21. Employment payment and attendance records and other documents for the past five years, which reflect your dates and hours worked, salary/wage and immediate supervisor(s).

22. Employment/payment records, tax records and other documents which support any claim for past loss of earnings or other income (if applicable, and as set forth in your answer to any corresponding Interrogatory served herewith)/

23. Employment/payment records, tax records and other documents which support any claim for future loss of earning capacity (if applicable, and as set forth in your anser to any corresponding Interrogatory served herewith.)

24. Documents which support any claim you are making fo property damage from the subject incident, including any records of purchase (including payments made), repairs (including estimates), replacement, and title of such property.

25. Documents related to any claim you are making for loss of use of any property lost or damaged from the subject incident, including renal records and repair estimates.

26. Documents reflecting or supporting any claim made in this suit for property damages measured by loss of market value from the subject incident, i.e., the difference in market value before and after said incident.

27. Documents reflecting or supporting any claim made in this suit of any other expenses or damages not requested or identified above, such as out of pocket and incidental expenses.

28. Documents reflecting or supporting any claim made in this suit by you or your spouse for loss of household services or consortium (if applicable).

29. Correspondence, memos, and any other writings exchanged by and between you (or your representative(s)) and any defendant (or its representative or family), at any time.

30. Contracts and or other written agreements (including leases and any attachments) by and between you (or your representative(s)) and any defendant (or its representative to family), at any time.

31. Documents reflecting any charge, indictment, conviction, plea or probation for any felony or other crime of moral turpitude by you during the past ten years.

32. Pleadings and other records and documents from any lawsuit or claim involving injury to you during the past ten (10) years (if applicable, and as set forth in your answer to any corresponding Interrogatory served herewith).

33. Diaries, calendars and/or personal notes by you for the period from the date of the subject incident to the present, which mention the subject incident, injuries, damages, or contain records, of your activities and mental state before and after said incident.

34. Ordinance, codes, written standards, regulations, and/or recommendations (including those promulgated by government industry), which you contend relate to the subject incident and/or governed the conduct of any defendant at the time of the subject incident.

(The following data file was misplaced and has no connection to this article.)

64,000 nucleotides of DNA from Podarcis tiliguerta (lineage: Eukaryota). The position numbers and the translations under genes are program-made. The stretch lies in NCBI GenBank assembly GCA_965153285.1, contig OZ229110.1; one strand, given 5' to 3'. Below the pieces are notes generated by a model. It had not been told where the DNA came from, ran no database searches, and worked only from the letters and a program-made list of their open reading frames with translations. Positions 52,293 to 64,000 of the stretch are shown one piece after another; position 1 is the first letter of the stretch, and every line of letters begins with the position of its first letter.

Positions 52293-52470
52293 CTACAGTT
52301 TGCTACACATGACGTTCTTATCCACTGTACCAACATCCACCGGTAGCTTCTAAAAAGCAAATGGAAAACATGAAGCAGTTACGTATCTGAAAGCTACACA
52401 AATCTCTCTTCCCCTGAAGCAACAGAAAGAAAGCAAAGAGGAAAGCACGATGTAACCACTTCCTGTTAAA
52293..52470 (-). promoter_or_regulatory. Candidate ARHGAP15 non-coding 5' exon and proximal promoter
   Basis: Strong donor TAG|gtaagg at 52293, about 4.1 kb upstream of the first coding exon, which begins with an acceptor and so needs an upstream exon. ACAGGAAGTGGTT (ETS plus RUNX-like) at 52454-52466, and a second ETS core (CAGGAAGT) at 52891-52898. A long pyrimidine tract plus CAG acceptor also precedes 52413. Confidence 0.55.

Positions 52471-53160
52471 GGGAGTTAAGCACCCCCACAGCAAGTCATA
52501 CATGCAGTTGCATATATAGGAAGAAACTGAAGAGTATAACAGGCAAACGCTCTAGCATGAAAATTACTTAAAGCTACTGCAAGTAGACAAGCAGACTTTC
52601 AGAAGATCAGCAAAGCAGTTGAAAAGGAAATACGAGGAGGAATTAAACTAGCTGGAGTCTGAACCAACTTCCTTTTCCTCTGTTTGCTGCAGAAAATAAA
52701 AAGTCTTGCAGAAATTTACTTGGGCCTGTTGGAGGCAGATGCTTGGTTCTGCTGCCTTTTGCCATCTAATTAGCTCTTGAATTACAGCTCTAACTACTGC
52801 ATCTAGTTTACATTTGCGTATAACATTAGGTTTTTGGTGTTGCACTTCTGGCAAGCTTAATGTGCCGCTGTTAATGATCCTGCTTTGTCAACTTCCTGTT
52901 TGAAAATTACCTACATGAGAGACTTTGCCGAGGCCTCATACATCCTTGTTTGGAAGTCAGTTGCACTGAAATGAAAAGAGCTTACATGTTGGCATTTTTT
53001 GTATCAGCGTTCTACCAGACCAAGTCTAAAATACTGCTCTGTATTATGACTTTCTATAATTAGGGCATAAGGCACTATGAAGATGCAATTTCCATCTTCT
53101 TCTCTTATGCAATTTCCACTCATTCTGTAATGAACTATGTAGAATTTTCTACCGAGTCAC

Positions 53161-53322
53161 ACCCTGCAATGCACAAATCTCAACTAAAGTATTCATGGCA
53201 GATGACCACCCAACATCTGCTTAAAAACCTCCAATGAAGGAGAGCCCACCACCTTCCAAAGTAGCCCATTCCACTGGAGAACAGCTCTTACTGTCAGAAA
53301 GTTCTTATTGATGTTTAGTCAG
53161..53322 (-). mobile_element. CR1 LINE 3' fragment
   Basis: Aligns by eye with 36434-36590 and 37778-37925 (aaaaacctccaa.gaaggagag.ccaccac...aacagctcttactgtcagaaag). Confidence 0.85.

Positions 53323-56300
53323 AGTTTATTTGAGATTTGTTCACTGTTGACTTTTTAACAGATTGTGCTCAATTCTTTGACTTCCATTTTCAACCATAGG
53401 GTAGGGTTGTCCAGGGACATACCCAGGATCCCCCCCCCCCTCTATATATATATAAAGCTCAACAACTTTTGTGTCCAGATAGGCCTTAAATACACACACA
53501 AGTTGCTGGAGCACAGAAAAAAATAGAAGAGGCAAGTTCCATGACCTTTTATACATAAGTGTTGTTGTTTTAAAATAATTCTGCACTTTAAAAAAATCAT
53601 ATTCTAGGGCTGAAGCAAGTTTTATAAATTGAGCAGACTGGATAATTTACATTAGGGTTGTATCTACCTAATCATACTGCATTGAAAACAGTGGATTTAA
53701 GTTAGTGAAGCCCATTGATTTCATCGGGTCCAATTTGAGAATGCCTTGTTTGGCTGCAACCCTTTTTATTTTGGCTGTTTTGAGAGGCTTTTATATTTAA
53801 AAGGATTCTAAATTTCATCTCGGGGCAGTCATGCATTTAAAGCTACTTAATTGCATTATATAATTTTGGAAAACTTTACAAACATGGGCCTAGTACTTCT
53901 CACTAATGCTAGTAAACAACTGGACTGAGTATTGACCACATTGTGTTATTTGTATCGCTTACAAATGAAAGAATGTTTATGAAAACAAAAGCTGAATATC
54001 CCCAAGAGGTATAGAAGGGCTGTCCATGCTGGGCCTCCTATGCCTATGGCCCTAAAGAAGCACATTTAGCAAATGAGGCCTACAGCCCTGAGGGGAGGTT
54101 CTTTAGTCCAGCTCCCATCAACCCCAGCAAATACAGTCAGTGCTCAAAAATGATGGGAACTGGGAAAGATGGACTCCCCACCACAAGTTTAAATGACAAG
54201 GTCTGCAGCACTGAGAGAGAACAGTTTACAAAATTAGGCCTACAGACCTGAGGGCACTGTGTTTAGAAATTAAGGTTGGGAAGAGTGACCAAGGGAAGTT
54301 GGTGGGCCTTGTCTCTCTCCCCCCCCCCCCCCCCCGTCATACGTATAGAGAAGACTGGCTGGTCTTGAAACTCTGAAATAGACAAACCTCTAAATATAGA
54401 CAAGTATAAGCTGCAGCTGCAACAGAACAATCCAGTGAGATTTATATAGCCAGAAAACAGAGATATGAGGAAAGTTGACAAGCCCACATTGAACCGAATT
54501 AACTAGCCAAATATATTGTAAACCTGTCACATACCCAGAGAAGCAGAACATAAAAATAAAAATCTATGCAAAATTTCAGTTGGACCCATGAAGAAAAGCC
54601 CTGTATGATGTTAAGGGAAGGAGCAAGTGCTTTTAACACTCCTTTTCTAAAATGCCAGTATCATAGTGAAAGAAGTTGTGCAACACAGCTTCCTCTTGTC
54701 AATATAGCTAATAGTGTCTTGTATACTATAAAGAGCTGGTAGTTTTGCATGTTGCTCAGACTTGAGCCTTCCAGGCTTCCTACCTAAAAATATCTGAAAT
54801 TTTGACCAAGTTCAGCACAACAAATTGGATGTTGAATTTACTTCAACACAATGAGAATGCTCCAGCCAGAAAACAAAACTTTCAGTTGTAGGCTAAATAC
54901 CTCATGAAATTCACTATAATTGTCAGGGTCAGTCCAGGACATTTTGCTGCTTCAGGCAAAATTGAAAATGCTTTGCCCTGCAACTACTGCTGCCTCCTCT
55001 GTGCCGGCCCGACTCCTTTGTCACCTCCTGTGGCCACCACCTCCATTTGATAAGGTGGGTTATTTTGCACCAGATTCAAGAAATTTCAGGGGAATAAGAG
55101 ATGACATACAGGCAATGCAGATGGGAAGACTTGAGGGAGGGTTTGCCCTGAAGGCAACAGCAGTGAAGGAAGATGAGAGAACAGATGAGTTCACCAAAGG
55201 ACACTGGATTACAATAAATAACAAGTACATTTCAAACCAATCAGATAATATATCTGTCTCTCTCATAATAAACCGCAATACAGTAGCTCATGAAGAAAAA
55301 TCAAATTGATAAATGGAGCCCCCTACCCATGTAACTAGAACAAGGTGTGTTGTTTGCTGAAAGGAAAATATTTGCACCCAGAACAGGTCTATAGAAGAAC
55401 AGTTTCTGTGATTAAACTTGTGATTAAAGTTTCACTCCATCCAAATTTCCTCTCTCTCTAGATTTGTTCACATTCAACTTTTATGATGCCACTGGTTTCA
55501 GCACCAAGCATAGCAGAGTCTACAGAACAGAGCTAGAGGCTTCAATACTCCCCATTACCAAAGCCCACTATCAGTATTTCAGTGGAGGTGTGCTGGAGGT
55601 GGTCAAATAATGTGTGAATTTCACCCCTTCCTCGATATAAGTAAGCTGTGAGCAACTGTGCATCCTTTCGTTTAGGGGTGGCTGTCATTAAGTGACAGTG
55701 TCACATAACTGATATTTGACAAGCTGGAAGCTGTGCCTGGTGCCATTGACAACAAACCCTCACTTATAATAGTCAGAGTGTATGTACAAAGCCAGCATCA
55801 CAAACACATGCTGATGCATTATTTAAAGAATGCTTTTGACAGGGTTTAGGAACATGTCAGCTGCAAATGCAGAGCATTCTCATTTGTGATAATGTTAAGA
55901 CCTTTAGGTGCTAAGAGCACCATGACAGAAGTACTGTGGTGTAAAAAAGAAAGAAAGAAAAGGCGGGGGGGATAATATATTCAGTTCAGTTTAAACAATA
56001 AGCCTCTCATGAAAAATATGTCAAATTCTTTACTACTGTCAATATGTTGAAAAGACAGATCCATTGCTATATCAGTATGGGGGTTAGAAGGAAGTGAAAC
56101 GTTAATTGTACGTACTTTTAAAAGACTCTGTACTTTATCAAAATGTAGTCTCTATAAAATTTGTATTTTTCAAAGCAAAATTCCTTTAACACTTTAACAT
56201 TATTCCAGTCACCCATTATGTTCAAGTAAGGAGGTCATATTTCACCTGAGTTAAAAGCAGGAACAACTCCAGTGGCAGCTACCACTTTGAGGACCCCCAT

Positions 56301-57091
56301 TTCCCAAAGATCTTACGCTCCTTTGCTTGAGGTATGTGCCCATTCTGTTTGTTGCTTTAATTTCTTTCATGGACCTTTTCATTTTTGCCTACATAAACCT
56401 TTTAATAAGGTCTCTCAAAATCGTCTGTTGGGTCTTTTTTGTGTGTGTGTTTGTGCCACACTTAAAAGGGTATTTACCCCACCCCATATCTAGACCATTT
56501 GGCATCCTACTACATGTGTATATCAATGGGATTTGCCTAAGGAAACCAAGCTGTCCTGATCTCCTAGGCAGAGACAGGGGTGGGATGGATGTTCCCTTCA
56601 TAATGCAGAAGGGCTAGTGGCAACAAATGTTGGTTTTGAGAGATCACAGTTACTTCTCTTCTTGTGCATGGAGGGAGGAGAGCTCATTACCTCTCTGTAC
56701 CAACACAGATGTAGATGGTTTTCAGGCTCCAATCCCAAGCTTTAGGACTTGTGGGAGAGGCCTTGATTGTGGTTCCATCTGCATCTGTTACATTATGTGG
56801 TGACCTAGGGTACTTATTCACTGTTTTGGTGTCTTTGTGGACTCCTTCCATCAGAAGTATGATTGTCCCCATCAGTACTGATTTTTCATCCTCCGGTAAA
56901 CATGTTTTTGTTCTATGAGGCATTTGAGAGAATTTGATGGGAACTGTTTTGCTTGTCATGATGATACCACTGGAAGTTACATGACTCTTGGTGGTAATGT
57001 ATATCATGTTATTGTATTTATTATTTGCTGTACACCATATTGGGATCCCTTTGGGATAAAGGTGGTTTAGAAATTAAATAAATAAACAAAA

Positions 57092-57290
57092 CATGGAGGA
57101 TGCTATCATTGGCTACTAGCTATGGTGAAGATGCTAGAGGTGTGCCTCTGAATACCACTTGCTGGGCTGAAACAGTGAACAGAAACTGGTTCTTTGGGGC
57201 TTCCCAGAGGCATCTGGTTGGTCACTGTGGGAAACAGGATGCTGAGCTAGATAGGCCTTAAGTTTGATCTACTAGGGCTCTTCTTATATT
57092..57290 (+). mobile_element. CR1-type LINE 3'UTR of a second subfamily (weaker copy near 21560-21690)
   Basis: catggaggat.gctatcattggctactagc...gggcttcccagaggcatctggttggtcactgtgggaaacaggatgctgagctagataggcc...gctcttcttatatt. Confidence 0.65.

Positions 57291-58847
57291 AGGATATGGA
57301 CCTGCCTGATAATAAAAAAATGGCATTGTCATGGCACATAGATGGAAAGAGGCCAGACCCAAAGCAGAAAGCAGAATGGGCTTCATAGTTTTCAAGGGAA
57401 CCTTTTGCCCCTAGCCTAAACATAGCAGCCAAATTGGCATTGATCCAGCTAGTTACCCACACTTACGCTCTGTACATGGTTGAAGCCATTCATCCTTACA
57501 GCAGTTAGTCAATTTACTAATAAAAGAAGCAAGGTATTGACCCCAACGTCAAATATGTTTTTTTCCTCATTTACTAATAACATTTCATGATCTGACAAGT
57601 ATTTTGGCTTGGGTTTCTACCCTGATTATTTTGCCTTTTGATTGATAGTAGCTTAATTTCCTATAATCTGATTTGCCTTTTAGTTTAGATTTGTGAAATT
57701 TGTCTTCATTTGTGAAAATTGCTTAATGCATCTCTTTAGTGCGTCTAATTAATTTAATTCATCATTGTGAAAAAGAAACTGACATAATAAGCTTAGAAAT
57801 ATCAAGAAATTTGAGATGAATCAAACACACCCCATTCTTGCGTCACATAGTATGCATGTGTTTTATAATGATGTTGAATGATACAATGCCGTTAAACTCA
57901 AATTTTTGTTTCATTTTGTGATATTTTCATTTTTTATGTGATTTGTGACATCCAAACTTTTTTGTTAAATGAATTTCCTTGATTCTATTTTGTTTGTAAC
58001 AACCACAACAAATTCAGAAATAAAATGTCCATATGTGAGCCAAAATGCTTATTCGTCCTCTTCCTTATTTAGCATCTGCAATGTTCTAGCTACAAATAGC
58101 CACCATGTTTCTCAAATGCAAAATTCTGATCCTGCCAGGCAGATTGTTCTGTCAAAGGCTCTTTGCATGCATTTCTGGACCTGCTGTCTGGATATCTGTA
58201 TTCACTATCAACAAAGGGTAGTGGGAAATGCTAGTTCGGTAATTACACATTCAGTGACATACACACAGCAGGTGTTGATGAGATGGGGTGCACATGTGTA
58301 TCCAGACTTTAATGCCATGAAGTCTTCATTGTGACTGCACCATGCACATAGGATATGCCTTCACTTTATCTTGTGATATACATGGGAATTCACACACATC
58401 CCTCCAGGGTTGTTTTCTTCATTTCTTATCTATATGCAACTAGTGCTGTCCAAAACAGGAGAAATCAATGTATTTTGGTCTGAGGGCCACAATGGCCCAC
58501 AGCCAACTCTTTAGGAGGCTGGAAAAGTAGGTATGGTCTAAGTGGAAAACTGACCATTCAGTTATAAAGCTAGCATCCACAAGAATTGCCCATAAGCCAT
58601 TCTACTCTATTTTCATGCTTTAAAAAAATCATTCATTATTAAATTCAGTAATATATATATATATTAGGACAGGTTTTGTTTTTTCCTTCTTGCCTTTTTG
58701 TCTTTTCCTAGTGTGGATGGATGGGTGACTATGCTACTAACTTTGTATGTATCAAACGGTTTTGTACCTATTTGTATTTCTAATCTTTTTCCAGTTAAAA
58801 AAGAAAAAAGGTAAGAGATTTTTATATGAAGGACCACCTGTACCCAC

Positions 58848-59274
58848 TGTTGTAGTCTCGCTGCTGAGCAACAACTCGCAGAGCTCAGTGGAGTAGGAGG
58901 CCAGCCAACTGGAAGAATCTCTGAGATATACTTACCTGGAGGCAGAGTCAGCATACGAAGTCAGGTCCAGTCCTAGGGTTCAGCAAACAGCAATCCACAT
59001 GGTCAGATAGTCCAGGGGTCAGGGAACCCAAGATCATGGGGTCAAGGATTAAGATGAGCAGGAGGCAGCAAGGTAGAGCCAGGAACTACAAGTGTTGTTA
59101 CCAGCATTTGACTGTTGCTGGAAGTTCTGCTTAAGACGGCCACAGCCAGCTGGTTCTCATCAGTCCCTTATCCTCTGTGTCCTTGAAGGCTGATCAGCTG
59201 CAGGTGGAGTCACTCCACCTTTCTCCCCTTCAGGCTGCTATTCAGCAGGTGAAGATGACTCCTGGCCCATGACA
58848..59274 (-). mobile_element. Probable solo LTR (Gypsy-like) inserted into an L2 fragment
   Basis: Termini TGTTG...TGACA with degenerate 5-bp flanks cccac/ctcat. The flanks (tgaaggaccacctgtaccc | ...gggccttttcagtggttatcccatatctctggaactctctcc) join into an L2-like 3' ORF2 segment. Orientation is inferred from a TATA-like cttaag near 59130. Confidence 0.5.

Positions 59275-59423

35. Driver’s license obtained by you during the past ten years (copy both front and back).

Posted on: December 31, 2010 |

Discovery: What Are Interrogatories?

As I mentioned in a prior post, the first phase of a lawsuit is the written discovery phase.  In it, the parties exchange requests for disclosure, interrogatories, requests for production, and maybe rquests for admissions.

In the first post, we talked in detail about the request for disclosure, a standard form that is sent in every case asking the parties to disclose basic information.

The remaining three discovery tools, while still general sometimes, are more tailored to the specifics of the case.  The specific tool for today’s post is interrogatories.  Interrogatories are questions that one side sends to the other side to be answered under oath  — that means that the person responding has to sign and swear before a notary public that the answers are truthful.

Again, we usually send the interrogatories to the client and ask the client to answer them on his or her own so that we get the best answer.  We’ll then work with the client to come up with a final form.

I wanted to give you some examples of interrogatories so I’m going to include below some interrogatories I received in a car wreck case recently.  Unlike requests for disclosures, which are identical from case to case, interrogatories change from lawyer to lawyer.  But this example is fairly standard and should give you an idea about what an auto accident lawyer might have to respond to in a case.

In most cases, a party is limited to sending thirty interrogatories to the other side.  You’ll notice in this example that there are fewer than thirty interrogatories.  This allows the other side to follow up with a few additional questions as the case goes forward.

1. Identify all names you have gone by current address, date and place of birth, driver’s license and social security numbers.

2. Identify (names, addresses and phone numbers) all persons who have resided with you for longer than one week since the subject incident, including your nuclear family (spouse, parents and/or children.)

3. For each employment during the past ten years, identify each employer (name, address, phone number), provide your position/title, and describe your duties and responsibilities as well as beginning and ending date of employment.

4. Have you ever been charged with, convicted of, or plead guilty to any felony or other crime of moral turpitude during the past ten years? If so, identify the crime, date and location, entity making the charge. If applicable, also identify the court and cause number, and state whether you are presently on probation.

5. Please explain in detail your version of the incident on which this suit is based and identify all persons known to you to have been eyewitnesses to the incident.

6. Provide the name, address and phone numbers of all persons who are expected to be called to testify by you at the trial of this case per Tex. R. Civ. P. 192.3(d)